By Captain Jessica Stevens
Family Care Director – College For Officer Training
I am a creature of habit. I take the same route to work and to church every time I drive. My daily walk traverses the same route, I buy multiple pairs of the same jeans or Target t-shirts, and reread the same books over and over again (I see you on the shelf, Where the Crawdads Sing!). An introvert and homebody, when I fold my laundry, sip my mug of French Roast, or read to my son before bed I feel most at peace.
A few weeks ago, I discovered that after five years of nearly daily use my Birkenstocks needed replacing. I hunted through multiple department stores to find the same pair, to no avail. I finally caved in and bought a NEW style. I’m still getting used to them, and frankly, wish I could have found that same trusty pair of black Birks.
As a pragmatic box checker, a calendar keeping gal who also struggles with anxiety, my head does not get stuck in the clouds. My brain and my heart get stuck in the details and the plans and the to do’s. A few years ago, during a season of stress and significant personal and professional upheaval I became fixated on checking enough of the boxes, nailing down the plans, or finishing the to do list.
I was so focused on WHAT MUST GET DONE that my perspective became warped. Slowly but surely, my lens was limited, and spirit became closed off from connection. I was so wrapped up in what was on my plate, or my calendar that I began to miss moments where I was needed.
I began to resent the things that used to bring me joy. Because was my heart was focused only on temporal tasks, I found them feeling like drudgery. As I bogged myself down with duty, my joy swiftly exited stage right. Resentment brewed stronger than my morning cup of joe.
As He has so many times throughout my life, the Spirit lifted my eyes and gave me a new perspective through the very ordinary routine I went through each morning. Coffee? Check. Chair? Check. Scripture? Check.
But this morning in particular, my heart was tender. My head ached from too little sleep, and my thumb was cramped from too much social media scrolling. (Ok, not really or actually. 12) I felt hollowed out, because I’d been distracted by the shiny promise of approval from others.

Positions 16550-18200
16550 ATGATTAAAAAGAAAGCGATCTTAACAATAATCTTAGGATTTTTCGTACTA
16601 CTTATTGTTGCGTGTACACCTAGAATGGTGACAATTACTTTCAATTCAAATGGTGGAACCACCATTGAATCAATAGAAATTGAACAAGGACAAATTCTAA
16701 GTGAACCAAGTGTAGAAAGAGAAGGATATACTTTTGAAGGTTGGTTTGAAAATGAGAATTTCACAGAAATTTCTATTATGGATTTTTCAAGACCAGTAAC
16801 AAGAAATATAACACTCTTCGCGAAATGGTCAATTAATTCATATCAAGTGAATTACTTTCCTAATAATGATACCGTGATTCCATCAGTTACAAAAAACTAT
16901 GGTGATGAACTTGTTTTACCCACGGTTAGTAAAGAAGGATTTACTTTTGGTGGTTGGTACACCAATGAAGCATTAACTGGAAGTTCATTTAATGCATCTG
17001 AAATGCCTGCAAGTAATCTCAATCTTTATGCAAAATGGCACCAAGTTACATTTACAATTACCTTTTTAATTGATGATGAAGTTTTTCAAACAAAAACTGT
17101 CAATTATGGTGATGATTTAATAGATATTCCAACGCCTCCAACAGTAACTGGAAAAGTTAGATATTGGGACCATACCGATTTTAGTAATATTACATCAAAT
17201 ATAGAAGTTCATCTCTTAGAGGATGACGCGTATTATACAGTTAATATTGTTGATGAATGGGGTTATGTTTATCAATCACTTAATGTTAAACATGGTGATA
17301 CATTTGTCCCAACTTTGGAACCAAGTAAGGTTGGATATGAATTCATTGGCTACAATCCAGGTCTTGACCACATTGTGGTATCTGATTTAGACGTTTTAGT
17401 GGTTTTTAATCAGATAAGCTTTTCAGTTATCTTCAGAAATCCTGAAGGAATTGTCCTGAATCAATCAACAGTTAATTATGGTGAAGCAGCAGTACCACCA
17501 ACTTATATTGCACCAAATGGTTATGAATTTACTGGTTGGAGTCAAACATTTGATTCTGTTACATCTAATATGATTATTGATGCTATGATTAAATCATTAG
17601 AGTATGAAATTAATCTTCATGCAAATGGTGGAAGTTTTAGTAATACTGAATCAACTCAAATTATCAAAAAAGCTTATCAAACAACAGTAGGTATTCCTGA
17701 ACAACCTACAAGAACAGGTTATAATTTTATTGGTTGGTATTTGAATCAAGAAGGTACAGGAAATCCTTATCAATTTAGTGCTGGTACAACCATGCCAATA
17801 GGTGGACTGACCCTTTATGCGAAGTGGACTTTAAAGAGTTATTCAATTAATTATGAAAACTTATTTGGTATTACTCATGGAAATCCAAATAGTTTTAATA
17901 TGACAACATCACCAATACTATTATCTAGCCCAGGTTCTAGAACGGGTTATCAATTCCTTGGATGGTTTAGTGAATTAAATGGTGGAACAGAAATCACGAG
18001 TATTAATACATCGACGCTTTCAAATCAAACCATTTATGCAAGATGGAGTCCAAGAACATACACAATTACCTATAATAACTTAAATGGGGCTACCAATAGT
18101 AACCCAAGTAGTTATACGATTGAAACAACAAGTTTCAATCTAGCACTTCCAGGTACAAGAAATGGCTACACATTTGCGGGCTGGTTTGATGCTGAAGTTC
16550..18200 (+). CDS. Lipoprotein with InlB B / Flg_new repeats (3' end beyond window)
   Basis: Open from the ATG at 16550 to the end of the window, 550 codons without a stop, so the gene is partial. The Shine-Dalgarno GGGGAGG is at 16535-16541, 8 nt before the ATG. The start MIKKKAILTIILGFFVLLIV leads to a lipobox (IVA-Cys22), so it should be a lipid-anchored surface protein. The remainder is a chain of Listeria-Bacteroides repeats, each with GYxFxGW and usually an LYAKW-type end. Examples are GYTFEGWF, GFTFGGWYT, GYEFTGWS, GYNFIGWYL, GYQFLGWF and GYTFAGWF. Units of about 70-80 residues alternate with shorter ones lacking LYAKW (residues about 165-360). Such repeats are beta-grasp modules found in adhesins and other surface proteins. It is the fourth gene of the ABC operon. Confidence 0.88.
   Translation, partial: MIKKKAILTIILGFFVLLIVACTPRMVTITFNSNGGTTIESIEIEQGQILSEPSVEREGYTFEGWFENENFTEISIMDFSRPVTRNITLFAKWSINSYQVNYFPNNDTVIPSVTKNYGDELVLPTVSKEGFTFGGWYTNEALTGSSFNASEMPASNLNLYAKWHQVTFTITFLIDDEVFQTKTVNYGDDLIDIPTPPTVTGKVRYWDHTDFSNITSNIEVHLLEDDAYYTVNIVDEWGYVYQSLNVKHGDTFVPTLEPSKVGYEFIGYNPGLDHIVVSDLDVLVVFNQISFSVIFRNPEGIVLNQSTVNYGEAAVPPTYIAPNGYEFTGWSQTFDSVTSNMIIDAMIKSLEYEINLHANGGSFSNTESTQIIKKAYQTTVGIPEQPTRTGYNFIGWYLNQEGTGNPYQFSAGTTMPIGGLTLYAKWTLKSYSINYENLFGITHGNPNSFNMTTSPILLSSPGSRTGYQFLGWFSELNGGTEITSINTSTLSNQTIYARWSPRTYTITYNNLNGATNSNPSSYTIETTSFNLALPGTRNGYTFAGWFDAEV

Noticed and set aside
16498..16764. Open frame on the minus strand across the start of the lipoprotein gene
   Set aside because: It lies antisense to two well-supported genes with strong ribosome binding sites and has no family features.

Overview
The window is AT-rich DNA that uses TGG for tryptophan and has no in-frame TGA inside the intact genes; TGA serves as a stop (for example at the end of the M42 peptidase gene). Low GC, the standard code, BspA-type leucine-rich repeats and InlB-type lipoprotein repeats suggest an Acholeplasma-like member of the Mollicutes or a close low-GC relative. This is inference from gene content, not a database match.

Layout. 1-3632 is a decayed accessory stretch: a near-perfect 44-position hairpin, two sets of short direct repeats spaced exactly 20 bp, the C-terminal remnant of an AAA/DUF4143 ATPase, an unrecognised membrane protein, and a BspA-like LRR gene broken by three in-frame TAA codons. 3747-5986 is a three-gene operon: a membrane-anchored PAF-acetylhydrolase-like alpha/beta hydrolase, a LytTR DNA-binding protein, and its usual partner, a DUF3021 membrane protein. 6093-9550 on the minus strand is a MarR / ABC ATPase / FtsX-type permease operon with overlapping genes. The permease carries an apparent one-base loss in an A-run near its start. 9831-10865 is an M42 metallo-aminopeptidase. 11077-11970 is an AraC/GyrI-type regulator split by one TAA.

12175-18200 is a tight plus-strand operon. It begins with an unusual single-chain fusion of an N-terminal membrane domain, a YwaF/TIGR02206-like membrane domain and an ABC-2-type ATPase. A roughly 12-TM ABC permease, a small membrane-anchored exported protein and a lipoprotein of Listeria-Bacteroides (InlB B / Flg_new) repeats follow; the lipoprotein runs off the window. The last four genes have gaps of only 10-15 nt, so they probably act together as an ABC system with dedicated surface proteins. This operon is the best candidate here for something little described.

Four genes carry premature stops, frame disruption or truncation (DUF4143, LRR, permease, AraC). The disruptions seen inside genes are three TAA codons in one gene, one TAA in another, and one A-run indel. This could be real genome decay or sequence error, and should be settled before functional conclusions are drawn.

My Bible fell open to the words of Jesus in Luke 12: “Look at the ravens, free and unfettered, not tied down to a job description, carefree in the care of God. And you count far more.” (Luke 12:24, The Message)
Free. Unfettered. Carefree. I couldn’t remember the last time I felt any of those feelings.
I’d been dragging duty around, depending on myself rather than on my Savior. So, on a weekday morning before work, I paused the productivity train. I felt the presence and peace of the Spirit reminding me “You count far more.” Not because of my achievements or calendar commitments, but because of Jesus. Because of his love, his grace, his peace, his forgiveness: I can be “carefree in the care of God.”
I’m still a box checker, and a sucker for a good planner or calendar. But I’ve been able to refocus. What matters most for me, is the people behind the productivity. When I remember who is behind my tasks, what relationships and people are behind my ordinary obligations they become sacred. Paul reminds me in Romans that all of my life is to be an offering before the Lord, and that when all of it is surrendered to Christ, each boring bit, maturity will result. “So here’s what I want you to do, God helping you: Take your everyday, ordinary life—your sleeping, eating, going-to-work, and walking-around life—and place it before God as an offering.” (Romans 12:1, The Message) I have so far to grow, but I remain thankful that the peace and presence of Christ go with me on each ordinarily beautiful day.